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Love It Or Hate It, But You Can’t Ignore It

The book is hyper-organised at one level but it is hard to discern any organisation in terms of flow of thought or argument

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If you are familiar with Nassim Nicholas Taleb’s books such as Fooled by Randomness (2007), Black Swan (2008), Antifragile (2013), etc., you already know what I mean by the title of the review. Without a doubt, Taleb is a successful trader, an intellectual (even if he hates being called so) and a practitioner with a deep understanding of risk and  decision making under uncertainty. His books are always interesting and insightful but are also opinionated, controversial, sensationalist, angry and introduce unnecessary new jargon.

In Skin in the Game, Taleb focuses on asymmetries of risk and reward in our daily lives. For example, think of all the people who benefit by giving you advice or selling you a product but experience no downside if the advice or product does you harm. Wherever there is such asymmetry, people will benefit by transferring their risks (to you) while benefiting from the rewards of your risk taking.

 In economics, there is no theoretical solution for the principal-agent problem (or aligning incentives perfectly between all parties in a transaction) – the best way to solve an agency problem is to have repeated games/transactions between the parties so that they have an incentive to share risks and rewards more fairly. (As in the adage: fool me once, shame on you. Fool me twice, shame on me.)

Taleb shares several intriguing examples of hidden asymmetries in situations and the bad consequences thereof. He is obsessed with what he calls “the Bob Rubin” trade, referring to Robert Rubin who, as Chairman of Citigroup, collected more than $120 million in pay while “exposing Citi to Black Swan risks”. As Citi almost went under in 2009 and took a government bailout, taxpayer money was used to prop up Citi. No money was clawed back from Rubin. Almost no reckless executive who contributed to the economic/banking crisis of 2008 went to jail; and the consequences were borne by the average “Spanish grammar instructor”.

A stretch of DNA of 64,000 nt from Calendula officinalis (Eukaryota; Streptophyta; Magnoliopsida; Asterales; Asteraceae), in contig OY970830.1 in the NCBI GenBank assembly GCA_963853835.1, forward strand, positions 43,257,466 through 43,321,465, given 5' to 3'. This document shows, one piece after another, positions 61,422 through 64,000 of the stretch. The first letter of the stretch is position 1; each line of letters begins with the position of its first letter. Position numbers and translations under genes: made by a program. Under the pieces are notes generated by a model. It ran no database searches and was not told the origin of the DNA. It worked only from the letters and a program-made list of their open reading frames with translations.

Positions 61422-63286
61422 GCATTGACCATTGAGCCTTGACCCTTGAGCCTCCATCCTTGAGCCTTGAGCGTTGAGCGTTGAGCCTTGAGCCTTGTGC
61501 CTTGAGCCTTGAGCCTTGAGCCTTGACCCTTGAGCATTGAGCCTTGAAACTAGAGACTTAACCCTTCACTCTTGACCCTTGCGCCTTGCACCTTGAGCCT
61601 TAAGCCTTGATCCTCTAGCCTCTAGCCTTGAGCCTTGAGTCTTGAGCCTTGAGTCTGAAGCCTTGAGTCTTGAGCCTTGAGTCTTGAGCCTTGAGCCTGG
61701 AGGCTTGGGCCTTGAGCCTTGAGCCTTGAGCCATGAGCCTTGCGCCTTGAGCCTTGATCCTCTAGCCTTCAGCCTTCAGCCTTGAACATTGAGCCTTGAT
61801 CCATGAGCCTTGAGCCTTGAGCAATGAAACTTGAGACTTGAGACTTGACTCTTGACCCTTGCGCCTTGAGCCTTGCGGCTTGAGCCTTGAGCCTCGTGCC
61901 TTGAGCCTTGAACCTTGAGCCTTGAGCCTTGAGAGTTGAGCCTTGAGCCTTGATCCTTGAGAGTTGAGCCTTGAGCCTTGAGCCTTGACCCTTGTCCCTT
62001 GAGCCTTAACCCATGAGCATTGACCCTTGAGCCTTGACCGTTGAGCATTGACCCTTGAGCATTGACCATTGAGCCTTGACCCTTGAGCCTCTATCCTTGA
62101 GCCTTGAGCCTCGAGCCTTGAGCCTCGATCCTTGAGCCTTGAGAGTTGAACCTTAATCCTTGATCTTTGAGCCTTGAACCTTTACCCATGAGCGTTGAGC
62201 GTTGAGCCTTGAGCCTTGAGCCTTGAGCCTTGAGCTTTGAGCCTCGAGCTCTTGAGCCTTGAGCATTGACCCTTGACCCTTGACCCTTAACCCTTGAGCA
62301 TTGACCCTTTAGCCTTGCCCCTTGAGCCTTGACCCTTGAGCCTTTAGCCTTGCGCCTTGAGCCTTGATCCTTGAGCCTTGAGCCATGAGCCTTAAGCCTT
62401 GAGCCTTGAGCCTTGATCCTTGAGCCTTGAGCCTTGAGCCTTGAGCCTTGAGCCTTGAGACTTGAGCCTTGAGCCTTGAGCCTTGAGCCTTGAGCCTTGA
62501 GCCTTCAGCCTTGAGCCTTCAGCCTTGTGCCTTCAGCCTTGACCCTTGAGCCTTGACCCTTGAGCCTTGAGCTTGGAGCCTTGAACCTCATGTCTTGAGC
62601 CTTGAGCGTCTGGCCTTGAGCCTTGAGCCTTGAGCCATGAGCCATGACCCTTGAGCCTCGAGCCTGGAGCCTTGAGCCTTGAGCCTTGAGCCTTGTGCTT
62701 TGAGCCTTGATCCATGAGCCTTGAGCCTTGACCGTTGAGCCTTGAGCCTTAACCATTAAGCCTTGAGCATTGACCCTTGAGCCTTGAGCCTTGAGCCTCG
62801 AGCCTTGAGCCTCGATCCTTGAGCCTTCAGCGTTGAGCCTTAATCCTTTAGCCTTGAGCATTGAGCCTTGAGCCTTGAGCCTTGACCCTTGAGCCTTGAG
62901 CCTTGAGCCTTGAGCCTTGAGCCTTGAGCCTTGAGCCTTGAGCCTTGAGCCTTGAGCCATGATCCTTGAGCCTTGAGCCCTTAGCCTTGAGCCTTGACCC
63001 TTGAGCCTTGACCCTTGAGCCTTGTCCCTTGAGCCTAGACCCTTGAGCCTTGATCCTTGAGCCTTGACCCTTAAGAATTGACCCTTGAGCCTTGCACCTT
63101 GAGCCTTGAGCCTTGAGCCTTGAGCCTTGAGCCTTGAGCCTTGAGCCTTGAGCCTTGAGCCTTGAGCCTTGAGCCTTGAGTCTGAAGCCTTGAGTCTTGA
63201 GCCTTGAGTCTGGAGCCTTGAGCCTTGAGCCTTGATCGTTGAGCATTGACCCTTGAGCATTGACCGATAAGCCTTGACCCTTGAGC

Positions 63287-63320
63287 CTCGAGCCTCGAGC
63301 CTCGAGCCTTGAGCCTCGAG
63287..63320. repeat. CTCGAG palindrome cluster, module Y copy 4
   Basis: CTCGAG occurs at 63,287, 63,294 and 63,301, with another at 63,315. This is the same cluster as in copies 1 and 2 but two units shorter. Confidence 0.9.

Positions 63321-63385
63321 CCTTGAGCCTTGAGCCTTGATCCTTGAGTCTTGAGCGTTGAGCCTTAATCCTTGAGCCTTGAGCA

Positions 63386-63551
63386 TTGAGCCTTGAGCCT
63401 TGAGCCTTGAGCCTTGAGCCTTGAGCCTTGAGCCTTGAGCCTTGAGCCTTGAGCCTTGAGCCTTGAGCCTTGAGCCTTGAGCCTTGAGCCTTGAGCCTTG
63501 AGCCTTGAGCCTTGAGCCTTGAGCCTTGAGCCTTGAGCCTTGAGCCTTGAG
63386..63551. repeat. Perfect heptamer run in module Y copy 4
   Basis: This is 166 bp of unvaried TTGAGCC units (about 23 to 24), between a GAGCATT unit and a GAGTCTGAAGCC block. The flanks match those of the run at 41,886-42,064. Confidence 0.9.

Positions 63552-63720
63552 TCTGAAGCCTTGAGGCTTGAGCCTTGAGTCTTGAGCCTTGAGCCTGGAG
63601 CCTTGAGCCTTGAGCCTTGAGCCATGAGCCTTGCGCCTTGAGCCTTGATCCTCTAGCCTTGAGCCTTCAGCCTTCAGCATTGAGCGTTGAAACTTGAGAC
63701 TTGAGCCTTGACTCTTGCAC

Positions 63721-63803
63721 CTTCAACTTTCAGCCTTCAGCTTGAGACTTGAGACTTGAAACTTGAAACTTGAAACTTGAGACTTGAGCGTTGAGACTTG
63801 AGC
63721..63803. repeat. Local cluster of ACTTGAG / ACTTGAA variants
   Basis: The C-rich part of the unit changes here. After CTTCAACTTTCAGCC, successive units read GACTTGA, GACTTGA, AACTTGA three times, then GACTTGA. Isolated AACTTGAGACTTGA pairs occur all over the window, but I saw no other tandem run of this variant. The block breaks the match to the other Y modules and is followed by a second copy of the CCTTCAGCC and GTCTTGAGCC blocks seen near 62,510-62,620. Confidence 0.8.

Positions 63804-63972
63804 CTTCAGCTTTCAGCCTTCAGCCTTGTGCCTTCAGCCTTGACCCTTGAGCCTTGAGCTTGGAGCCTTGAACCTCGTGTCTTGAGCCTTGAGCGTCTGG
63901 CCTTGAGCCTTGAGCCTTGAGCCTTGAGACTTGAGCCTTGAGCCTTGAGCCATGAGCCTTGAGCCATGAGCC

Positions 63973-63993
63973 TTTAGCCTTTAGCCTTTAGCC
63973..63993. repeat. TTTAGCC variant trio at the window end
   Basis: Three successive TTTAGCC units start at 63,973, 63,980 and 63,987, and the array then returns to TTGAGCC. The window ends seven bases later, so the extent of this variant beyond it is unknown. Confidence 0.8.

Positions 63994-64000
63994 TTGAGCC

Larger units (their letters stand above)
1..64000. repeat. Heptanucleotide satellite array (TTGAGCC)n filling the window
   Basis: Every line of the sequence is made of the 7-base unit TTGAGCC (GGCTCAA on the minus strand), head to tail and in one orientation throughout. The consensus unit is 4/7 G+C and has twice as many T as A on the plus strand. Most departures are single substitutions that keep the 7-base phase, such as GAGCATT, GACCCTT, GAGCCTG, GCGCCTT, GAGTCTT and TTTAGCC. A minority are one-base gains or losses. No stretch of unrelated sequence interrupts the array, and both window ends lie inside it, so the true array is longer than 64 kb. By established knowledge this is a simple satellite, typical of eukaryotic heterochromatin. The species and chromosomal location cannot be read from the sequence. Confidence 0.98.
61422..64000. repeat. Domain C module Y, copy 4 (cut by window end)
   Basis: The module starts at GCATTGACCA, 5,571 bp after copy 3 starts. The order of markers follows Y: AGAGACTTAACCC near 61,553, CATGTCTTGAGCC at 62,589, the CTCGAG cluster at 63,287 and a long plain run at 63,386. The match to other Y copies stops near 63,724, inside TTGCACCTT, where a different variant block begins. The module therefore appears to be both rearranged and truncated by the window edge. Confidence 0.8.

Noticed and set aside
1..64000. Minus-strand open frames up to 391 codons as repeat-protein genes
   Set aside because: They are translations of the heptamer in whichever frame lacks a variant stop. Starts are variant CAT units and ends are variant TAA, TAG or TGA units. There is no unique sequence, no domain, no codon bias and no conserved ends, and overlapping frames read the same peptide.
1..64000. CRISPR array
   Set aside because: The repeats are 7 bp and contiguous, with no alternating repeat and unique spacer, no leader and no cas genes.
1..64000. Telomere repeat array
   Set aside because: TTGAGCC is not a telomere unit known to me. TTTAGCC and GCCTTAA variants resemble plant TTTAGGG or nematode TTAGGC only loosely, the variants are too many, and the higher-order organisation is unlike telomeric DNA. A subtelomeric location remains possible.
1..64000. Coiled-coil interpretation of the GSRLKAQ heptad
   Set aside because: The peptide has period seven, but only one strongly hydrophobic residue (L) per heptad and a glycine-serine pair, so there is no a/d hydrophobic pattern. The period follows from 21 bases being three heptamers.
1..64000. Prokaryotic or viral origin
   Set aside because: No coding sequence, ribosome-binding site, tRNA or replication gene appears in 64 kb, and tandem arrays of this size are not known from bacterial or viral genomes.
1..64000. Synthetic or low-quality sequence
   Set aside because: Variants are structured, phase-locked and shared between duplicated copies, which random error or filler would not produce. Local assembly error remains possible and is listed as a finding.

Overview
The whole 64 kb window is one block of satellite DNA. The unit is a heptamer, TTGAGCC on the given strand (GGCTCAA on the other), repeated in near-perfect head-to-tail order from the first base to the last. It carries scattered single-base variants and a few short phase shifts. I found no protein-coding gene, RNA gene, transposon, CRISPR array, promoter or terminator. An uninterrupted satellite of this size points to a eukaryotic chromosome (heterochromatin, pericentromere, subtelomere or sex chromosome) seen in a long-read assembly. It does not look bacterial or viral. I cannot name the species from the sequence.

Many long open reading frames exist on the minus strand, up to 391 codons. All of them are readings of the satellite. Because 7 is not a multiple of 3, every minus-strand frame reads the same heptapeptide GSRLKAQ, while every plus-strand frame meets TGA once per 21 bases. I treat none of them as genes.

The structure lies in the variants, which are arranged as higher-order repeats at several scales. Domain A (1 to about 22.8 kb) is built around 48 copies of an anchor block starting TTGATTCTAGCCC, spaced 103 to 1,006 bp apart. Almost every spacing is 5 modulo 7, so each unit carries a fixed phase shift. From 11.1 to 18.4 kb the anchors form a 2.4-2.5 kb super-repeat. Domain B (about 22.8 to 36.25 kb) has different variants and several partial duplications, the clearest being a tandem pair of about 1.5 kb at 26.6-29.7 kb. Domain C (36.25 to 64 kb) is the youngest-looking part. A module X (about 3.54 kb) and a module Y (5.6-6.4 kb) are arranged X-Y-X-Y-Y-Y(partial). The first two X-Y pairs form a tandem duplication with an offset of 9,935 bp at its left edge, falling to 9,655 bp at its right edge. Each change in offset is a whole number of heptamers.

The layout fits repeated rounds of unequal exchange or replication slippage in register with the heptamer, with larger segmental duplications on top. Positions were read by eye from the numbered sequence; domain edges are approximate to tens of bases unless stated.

Taleb’s other fascination is with Mesopotamian/Greco-Roman history and specifically the Code of Hammurabi, something he brings up repeatedly in his books. His solution to the asymmetry/agency problem is to create skin in the game by invoking “Hammurabi’s best-known injunction”: “If a builder builds a house and the house collapses and causes the death of the owner of the house - the builder shall be put to death”. By creating a serious disincentive for people to do the wrong thing (in the Bob Rubin case, it could be a claw back of his pay and possibly jail time), we can make people not hide risks and transfer them to unsuspecting customers/individuals. This can be captured by the “silver rule” from Mahabharata, Isocrates and Hillel, the Elder: Do not do unto others what you would not have them do unto you.

The solution, according to Taleb, is not more regulation, but a very effective system of Torts that can provide remedy for such risk transfer and penalise the person transferring the risk. According to him, anything more than light regulation, makes it easy for bad actors to hide risks.

So far so good. After this, the book goes downhill into a tirade against his long list of pet enemies – including Bob Rubin, Richard Thaler (Nobel Prize winning behavioural economist), behavioral sciences (he has a non-standard definition of rationality and he thinks behavioural science is junk), journalists (he thinks they suffer from “monoculture” where they rely on each other’s feedback and not on the feedback of their audience), intellectuals (who he calls as IYIs – intellectual yet idiots), Monsanto (he cites the “precautionary principle” against GMOs - not tinker with a complex system that we don’t understand and could cause big harm if things go wrong) and so on.

He attributes this to his “oversensitive BS detector” while writing the book – but all his books (except possibly the first one) are angry and opinionated.  What is especially hypocritical is that he is guilty of the same flaws that he finds so offensive in other people – for starters, he is an intellectual, albeit with different opinions from the intellectuals he hates. He criticises historians and their overrepresentation of war, while cherry picking examples from history to advance his own arguments.

The book is hyper-organised at one level (272 pages divided into eight ‘books’, three prologues, 19 chapters, two appendices, and an epilogue) but it is hard to discern any organisation in terms of flow of thought or argument.

Having critiqued Taleb, I will still read his books for his unconventional insight, his candor and willingness to pick a fight with anyone, and his sharp understanding of risk. There is enough signal in the noise to make his books very worthwhile reading. The discussions on Minority rule (how a tiny inflexible minority can have their way), Lindy effect (repetition from Black Swan but still interesting), what made Donald Trump win the presidency, etc., are very interesting and insightful.  With Taleb there’s never a dull moment, even if at times, you vehemently disagree and want to scream at him.

Disclaimer: The views expressed in the article above are those of the authors' and do not necessarily represent or reflect the views of this publishing house. Unless otherwise noted, the author is writing in his/her personal capacity. They are not intended and should not be thought to represent official ideas, attitudes, or policies of any agency or institution.


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bookmark book review Magazine 23 June 2018

Srikanth Velamakanni

The writer is co-founder and CEO of Fractal Analytics

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